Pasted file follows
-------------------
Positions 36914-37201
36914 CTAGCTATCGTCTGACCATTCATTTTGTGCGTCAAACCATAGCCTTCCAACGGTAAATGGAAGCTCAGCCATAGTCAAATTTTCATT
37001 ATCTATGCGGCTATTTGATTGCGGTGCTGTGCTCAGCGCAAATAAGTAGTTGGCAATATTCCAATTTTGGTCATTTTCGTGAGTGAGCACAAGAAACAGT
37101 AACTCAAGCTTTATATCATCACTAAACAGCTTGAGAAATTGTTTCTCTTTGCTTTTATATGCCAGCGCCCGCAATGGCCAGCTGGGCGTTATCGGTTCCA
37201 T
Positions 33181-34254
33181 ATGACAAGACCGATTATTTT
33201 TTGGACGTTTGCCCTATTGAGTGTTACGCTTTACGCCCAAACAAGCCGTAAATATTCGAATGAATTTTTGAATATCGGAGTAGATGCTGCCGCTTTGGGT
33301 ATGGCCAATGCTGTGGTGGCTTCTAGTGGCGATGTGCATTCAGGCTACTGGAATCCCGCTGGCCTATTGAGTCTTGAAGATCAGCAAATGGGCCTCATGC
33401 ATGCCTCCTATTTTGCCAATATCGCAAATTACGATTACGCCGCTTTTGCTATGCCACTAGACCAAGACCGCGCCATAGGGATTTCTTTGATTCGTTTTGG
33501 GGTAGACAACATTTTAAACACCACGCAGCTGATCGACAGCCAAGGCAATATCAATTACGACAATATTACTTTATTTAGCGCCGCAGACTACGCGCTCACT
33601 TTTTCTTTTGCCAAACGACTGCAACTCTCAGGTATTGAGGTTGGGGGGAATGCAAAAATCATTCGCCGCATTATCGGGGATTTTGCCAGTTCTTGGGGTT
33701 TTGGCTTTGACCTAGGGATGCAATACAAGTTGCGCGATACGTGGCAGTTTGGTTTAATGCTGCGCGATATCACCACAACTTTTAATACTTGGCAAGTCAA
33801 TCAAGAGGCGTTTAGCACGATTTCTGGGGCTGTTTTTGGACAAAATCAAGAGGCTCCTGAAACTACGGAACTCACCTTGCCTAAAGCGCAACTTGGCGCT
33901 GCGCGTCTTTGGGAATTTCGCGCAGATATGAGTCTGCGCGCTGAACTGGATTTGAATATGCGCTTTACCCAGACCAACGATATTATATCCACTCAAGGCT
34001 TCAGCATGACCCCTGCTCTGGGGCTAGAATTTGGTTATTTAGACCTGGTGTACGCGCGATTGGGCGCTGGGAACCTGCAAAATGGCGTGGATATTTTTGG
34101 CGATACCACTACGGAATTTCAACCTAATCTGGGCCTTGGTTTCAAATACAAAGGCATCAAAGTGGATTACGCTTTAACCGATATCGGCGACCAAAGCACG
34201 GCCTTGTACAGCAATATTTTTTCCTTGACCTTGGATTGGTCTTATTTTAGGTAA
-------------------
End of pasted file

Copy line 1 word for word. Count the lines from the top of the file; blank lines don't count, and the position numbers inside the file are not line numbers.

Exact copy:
Positions 36914-37201